Updated: Mar 5
It’s hard to believe we’re now in 2022! In addition to all of our feverish hoping that this year is different from the last two, it’s a good time to take stock of our organizations, our strategies, and all the things we can improve in the year to come.
Something that doesn’t get nearly enough attention in our sector is how we interact with vendors. In organizations with limited staffing and overstretched teams, it’s inevitable that some services have to be outsourced. There’s just no way our lean teams can be nimble enough to do everything they need to do.
That said, there’s a temptation to do everything possible to cut costs when outsourcing. Budgets are tight, so finding a way to do things with little or no cost is ideal. That’s great in theory, but in practice, it presents some challenges.
Consider the case of St. Francois County, Missouri.
This sparsely-populated area a few hours from my home in Suburban St. Louis has been in the news lately for its new County Seal. Let’s just say it’s…unique.
After social media discovered the logo and made it go viral, the county’s presiding commissioner explained that the seal “was a rush deal way back when. I had two days to come up with a seal and my design of the seal is proof positive that I am not artistically inclined. I am artistically declined.” He continued to say that the county did not want to spend any money on design fees for the new seal.
Quite literally, the county got what it paid for.
This is a lesson every nonprofit should consider when trying to outsource an important task without spending any money. The county avoided a financial expense, but now has to deal with bad publicity and the need to once again redesign the seal. Sometimes, an initial investment is the best defense against larger costs down the road.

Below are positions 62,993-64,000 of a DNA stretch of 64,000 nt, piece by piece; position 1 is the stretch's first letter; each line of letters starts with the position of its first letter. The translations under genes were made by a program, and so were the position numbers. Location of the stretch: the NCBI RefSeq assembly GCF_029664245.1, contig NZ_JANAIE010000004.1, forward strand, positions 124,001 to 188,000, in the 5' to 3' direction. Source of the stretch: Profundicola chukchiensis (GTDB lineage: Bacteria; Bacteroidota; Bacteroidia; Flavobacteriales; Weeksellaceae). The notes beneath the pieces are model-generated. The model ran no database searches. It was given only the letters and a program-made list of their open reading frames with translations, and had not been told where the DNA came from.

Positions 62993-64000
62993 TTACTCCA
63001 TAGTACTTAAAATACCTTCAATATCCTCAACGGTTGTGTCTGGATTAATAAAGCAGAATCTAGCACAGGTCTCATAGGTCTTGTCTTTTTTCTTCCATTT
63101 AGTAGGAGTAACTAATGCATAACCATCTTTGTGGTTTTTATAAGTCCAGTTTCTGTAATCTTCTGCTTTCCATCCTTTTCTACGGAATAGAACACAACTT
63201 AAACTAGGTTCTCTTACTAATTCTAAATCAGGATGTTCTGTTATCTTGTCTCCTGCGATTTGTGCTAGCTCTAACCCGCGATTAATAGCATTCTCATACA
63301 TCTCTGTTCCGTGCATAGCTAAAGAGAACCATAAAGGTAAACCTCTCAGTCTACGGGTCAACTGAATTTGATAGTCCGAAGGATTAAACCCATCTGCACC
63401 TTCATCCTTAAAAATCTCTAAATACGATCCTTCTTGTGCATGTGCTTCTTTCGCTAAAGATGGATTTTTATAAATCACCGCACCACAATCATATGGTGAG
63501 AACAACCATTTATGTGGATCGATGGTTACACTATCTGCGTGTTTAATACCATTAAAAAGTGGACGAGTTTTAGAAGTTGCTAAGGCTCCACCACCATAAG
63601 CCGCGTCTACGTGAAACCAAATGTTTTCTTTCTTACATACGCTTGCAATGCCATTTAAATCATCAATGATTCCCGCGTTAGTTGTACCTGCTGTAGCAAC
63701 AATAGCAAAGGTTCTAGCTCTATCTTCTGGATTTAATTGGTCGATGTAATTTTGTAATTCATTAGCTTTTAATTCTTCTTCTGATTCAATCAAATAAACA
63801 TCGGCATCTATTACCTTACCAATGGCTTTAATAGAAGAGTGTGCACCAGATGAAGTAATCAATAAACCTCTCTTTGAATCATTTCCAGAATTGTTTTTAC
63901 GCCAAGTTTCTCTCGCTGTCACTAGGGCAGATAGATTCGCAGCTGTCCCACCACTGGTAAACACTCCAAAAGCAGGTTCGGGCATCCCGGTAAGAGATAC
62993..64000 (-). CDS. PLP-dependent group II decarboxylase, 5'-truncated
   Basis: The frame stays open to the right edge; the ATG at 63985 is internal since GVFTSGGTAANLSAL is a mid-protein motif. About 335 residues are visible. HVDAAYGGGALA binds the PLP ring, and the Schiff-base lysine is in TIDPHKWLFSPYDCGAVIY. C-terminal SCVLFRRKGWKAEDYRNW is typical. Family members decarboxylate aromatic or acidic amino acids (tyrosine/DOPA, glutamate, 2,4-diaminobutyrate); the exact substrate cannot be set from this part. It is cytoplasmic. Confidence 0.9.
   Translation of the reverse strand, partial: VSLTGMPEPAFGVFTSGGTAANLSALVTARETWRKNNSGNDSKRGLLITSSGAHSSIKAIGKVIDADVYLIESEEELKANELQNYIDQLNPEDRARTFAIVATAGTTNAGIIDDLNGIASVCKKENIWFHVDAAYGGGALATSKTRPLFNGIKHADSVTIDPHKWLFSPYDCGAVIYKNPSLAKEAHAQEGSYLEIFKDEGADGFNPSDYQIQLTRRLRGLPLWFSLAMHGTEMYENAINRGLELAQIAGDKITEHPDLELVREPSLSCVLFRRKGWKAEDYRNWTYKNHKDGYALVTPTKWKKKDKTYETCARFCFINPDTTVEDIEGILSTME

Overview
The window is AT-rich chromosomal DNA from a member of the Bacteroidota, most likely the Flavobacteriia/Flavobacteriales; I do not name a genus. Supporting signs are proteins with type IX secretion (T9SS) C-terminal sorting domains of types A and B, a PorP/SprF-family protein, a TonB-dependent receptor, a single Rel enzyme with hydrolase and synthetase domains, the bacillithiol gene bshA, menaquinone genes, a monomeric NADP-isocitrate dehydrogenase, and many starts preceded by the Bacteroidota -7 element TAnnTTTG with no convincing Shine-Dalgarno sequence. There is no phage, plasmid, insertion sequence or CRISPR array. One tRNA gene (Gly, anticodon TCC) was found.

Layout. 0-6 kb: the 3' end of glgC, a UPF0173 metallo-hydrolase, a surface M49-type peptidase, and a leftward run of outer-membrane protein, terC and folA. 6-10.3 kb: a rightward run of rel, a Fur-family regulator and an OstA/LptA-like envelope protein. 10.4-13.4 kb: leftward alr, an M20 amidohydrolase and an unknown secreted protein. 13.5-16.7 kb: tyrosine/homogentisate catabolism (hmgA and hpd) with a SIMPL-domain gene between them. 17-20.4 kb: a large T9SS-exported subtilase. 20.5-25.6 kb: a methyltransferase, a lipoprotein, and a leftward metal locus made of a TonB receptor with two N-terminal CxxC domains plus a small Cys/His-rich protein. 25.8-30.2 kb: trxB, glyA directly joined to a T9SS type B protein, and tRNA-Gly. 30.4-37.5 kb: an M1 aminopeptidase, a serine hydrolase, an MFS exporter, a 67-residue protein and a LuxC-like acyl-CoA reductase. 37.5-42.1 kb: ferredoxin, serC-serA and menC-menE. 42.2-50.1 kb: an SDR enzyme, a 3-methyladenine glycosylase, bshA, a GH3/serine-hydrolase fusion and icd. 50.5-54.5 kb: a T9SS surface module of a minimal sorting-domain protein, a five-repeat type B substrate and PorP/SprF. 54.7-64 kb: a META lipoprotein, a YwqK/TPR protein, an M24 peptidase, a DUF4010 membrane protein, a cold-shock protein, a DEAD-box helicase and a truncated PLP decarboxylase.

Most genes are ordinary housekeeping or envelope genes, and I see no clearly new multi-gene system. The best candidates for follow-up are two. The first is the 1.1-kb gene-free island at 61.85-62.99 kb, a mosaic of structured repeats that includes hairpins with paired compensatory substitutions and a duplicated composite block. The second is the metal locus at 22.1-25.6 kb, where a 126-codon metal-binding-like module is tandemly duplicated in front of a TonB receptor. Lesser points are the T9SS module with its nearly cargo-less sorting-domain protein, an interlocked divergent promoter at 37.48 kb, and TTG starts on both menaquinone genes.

Publicity, public perception, and marketing ability are vital to our ability to successfully carry out our mission. They are hard to quantify and give a price tag, but we all know when they’ve taken a hit. Not making the proper investment in any area can lead to considerable harm in the public eye, and it’s crucial to incorporate that when choosing a vendor.
Here are some tips to consider when outsourcing and weighing the costs of a project:
Set a Realistic Budget: If you have a close contact or board member who is willing to do a project on a pro bono basis, that can be a major boost. Without that, understand what you can realistically spend and what the going rate is for a service. If you can’t afford to make the full investment in a project, consider ways to either break up the work or delay it until the budget allows for you to hire the right person.
Know Who You’re Hiring: Make sure you spend time getting to know a vendor, understanding the process behind their work, and assessing their ability to support your mission. Your vendors will be deeply connected to your mission for a period of time, so make sure you feel confident in them before signing a contract.
Manage Expectations: Clearly define what a finished product looks like, where you need help, and what the timeline looks like for deliverables. Make sure any project has a period for review, editing, and revision. Financial investments in outside vendors can be daunting, so make sure the process leads to a finished product that fits your needs.
Outsourcing work can be intimidating, but it’s a necessary process for nonprofits that don’t have the luxury of having large staffs. Make sure to define a process, get to know who you’re hiring, and create accountability. That way, you can get what you need without catching bad publicity along the way.
Need help setting a strategic direction in the new year? Need to design a new county seal? Our team of nonprofit fundraising consultants and artistic talent at Team Kat & Mouse are here to help!